Edmonton Expo a Magical Place
For one weekend, the streets of Edmonton were barren of nerds.
Did they get beamed up into some Star Trekian rapture? No. Did they all move to Vulcan and start coffee shops and grow ops? No (not all).
Did they decide en masse to go underground into a series of catacomb based lairs where video games, costume design and the knowledge of the comic book pantheon were the only things that mattered? No. But you could say that.
They were at the Edmonton Comic and Entertainment Expo
This is a magical place. A place of wonder and desire. Of contrast and complexity. Of confusion and charisma.
Where else can can 10 Sailor Moons stand in a circle and tell each other how beautiful they are while their boyfriends stand within arm’s length yelling “Who is this?!” into their phones, but at the Expo? Where else can a middle-aged woman cover her mouth with $500 of garish nail work and say “Oh my god” as a middle aged man walks by wearing only Teddy Bear underwear, but at the Expo?
Where else is R2D2 a stud but … OK, bad example.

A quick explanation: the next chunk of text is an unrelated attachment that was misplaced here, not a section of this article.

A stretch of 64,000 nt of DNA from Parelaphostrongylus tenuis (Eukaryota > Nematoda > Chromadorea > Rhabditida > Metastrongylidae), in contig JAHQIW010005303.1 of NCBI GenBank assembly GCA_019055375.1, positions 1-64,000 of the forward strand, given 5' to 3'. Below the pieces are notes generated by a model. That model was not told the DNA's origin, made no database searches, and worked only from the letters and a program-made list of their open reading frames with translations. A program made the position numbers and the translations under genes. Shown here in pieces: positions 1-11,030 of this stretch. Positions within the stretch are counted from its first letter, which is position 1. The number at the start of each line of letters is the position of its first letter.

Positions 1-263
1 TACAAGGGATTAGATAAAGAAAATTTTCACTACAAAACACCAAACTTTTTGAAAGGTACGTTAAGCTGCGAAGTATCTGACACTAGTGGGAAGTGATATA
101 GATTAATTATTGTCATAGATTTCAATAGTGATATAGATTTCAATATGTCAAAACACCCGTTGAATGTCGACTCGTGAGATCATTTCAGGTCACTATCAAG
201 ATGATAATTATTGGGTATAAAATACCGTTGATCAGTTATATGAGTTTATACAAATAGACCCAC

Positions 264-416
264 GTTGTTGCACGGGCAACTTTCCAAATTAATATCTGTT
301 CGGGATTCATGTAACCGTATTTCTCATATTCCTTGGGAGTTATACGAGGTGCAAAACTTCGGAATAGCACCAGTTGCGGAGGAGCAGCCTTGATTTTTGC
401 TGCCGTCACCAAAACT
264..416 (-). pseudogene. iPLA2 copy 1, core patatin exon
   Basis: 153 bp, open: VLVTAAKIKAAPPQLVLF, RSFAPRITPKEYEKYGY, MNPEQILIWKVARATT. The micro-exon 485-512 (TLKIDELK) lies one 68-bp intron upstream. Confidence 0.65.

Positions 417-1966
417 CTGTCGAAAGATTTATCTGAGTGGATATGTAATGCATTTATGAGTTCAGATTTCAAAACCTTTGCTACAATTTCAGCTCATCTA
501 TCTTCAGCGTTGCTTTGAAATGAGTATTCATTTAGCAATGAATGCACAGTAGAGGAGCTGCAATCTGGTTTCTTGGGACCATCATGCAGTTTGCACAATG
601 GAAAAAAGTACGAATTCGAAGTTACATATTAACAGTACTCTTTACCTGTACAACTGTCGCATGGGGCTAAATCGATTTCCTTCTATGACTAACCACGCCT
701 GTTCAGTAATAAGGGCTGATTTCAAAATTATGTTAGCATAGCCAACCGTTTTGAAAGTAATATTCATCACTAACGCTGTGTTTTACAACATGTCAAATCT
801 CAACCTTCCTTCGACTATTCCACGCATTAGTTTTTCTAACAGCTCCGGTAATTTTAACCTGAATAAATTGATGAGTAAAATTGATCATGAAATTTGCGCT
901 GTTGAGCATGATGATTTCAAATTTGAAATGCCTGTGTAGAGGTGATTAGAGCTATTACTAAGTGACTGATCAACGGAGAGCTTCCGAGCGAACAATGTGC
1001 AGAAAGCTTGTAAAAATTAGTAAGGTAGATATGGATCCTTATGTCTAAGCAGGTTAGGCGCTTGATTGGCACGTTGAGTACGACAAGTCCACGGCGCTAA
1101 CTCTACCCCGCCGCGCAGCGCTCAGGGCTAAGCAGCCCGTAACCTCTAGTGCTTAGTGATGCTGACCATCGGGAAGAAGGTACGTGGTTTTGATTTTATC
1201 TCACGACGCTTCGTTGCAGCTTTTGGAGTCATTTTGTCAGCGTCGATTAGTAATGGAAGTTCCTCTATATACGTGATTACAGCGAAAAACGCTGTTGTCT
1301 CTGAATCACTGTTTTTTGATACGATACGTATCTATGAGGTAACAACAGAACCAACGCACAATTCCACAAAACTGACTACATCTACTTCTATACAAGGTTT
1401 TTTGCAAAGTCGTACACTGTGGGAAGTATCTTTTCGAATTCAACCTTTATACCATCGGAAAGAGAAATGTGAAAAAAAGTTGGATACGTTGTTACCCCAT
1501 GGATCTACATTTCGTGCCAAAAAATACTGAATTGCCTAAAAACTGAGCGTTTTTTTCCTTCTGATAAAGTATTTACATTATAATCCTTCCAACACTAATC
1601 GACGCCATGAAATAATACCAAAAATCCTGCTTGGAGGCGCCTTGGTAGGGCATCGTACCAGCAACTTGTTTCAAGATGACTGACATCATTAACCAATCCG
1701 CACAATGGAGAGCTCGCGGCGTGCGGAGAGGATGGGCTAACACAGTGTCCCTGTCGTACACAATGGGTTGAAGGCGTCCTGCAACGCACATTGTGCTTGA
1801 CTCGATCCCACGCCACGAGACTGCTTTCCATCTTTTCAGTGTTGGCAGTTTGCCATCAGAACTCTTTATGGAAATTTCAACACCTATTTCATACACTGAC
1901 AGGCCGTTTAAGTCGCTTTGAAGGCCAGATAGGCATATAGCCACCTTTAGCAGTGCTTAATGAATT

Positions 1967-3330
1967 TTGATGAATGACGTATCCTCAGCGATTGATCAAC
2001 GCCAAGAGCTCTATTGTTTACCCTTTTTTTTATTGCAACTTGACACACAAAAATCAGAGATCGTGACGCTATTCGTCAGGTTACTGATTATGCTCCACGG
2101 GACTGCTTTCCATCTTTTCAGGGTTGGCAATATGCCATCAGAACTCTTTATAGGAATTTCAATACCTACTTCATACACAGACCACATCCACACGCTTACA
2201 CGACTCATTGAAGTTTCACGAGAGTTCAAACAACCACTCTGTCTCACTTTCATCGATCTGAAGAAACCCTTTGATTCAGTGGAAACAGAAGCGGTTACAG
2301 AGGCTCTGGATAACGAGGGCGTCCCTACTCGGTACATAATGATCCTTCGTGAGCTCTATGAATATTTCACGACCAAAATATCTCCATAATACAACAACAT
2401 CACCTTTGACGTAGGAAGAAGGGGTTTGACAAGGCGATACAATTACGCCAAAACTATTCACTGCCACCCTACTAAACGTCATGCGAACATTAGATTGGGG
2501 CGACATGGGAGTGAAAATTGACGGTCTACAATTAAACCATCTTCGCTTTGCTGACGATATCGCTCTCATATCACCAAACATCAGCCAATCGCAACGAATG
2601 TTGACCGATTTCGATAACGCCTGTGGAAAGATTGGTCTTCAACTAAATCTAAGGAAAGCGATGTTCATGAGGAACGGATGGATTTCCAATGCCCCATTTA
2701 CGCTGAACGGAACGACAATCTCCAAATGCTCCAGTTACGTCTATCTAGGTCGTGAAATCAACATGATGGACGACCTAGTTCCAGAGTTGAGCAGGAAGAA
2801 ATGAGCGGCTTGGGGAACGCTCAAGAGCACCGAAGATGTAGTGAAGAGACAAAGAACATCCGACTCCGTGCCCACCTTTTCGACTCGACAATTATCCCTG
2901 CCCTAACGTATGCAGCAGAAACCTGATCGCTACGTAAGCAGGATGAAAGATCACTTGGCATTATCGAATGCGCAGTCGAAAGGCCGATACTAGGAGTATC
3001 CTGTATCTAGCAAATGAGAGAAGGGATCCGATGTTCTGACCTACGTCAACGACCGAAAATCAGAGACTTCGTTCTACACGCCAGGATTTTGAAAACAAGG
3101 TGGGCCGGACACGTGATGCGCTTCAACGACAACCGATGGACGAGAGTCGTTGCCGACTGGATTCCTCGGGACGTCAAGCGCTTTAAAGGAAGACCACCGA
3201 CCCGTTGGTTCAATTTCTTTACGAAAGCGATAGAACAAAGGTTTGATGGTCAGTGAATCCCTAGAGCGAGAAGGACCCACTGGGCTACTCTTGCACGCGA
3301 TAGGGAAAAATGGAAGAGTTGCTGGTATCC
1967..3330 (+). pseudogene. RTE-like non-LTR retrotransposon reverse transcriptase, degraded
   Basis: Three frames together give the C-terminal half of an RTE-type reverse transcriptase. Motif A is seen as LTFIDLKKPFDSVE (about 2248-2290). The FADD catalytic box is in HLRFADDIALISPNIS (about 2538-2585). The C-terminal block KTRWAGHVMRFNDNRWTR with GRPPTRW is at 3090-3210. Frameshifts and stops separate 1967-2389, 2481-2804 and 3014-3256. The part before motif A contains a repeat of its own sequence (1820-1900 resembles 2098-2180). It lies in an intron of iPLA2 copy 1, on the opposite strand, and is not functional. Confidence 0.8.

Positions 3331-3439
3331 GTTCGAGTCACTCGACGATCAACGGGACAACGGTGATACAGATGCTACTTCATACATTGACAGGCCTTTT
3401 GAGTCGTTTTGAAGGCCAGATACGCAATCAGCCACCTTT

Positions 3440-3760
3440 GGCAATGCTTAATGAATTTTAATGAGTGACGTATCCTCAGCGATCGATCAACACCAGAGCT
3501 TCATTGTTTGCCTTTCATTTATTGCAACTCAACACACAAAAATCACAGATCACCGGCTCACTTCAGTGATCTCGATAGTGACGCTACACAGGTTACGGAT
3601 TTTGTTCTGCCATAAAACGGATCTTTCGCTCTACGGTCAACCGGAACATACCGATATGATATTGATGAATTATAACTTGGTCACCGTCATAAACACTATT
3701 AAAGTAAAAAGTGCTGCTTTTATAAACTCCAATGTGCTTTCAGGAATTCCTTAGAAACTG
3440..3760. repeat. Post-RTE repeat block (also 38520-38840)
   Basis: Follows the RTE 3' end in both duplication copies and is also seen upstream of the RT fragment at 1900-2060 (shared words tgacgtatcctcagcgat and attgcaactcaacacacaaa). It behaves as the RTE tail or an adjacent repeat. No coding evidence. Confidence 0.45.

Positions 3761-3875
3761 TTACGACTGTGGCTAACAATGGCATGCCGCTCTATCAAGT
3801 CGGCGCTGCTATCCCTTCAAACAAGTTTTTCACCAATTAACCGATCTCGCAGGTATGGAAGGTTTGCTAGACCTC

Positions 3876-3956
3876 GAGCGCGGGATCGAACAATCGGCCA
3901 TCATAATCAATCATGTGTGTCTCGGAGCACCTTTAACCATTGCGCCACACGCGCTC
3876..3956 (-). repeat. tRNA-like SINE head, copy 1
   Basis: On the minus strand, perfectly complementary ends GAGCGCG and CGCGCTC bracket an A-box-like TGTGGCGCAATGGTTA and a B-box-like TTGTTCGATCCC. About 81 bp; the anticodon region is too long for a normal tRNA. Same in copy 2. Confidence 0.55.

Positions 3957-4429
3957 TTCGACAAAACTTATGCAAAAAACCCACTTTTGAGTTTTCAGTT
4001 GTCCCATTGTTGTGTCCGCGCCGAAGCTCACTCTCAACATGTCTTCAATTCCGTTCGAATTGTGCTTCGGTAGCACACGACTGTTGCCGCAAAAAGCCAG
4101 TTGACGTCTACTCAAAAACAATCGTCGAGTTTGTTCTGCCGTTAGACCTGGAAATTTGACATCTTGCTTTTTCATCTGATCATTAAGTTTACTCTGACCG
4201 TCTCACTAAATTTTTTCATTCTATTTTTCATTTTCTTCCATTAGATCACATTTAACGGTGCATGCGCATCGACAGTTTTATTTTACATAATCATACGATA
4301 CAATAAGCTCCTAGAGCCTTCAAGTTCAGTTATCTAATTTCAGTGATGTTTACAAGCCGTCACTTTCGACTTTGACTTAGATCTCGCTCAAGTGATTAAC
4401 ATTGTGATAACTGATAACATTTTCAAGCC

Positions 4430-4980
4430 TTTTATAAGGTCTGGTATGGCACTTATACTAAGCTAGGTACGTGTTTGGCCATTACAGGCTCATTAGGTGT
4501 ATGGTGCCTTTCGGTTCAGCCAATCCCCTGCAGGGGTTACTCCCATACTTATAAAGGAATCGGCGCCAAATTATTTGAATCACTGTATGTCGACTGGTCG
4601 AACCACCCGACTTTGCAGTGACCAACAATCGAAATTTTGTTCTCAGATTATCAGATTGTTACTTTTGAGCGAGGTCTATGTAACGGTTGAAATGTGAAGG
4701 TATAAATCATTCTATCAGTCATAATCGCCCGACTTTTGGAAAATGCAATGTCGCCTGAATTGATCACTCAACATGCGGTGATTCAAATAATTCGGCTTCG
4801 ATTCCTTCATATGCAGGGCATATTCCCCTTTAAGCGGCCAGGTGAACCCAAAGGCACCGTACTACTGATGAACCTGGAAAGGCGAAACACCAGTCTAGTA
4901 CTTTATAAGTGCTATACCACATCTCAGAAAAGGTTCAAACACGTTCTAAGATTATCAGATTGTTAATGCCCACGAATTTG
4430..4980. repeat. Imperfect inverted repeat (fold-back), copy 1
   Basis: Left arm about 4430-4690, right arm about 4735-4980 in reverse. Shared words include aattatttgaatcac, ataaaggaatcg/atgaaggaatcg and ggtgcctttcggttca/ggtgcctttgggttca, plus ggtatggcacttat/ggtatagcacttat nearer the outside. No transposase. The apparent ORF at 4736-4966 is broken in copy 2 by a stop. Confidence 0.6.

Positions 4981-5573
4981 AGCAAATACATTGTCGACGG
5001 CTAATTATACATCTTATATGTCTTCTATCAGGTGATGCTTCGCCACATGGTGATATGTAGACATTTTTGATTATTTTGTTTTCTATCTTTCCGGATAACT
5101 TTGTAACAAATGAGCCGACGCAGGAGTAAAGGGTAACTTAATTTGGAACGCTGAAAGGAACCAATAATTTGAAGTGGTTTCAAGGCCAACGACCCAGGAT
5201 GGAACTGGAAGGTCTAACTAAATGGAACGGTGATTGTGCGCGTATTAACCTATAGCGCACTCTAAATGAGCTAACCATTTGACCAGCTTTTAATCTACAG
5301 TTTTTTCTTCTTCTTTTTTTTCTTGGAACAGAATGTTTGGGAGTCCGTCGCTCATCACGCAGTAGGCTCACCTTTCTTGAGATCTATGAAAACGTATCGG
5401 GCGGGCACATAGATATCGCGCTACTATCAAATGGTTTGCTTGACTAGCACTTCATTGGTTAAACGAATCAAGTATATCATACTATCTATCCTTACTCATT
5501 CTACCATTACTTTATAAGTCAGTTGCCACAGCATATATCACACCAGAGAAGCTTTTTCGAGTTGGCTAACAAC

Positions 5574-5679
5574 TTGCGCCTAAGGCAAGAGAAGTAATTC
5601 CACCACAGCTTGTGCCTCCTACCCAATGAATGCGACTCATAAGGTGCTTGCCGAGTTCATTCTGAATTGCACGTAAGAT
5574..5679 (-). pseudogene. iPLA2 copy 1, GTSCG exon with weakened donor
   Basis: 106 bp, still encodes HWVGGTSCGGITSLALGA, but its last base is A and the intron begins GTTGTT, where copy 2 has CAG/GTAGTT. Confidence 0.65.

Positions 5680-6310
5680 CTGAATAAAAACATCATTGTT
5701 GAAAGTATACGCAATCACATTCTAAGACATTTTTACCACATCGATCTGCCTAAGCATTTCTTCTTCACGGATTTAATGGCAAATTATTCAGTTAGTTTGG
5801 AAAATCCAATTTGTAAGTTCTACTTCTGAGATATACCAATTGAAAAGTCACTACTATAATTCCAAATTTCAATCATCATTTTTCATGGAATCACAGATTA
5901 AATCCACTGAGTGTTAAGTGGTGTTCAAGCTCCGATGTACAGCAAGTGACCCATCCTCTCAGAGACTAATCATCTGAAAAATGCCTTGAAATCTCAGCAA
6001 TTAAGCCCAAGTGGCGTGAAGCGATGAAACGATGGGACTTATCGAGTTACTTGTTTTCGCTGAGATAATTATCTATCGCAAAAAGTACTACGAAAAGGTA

It is quite beautiful actually. Hundreds of fans and families (there were at least three full Invincibles’ families there) get together to celebrate nerdocity. They buy merchandise, autographs, posters and the chance to hug a celebrity, all in the Mecca of Edmonton geek-core opulence. As the numbers grow so does the culture. It is obvious that we are all nerds now, the same way we are all Christians at Christmas. With that said, the nerd-geek crossover has now glazed into one specific entity. Sure, the argument could be made that geeks are those that fawn and nerds are those that overthink, but the grey area in between has grown so much that it has swallowed up both meanings. Not unlike the way Armus sucked the life out of Tasha Yar, but in a good way.
To properly describe the Expo would be like cutting vegetables with a screwdriver, as it is better experienced than explained, but here is an example: As this story is being written, three very buxom Harley Quinns are messily devouring hamburgers at the next table – and one of them is male.
This is a place where people can be themselves or someone else and that is entirely fine. In fact, it is expected.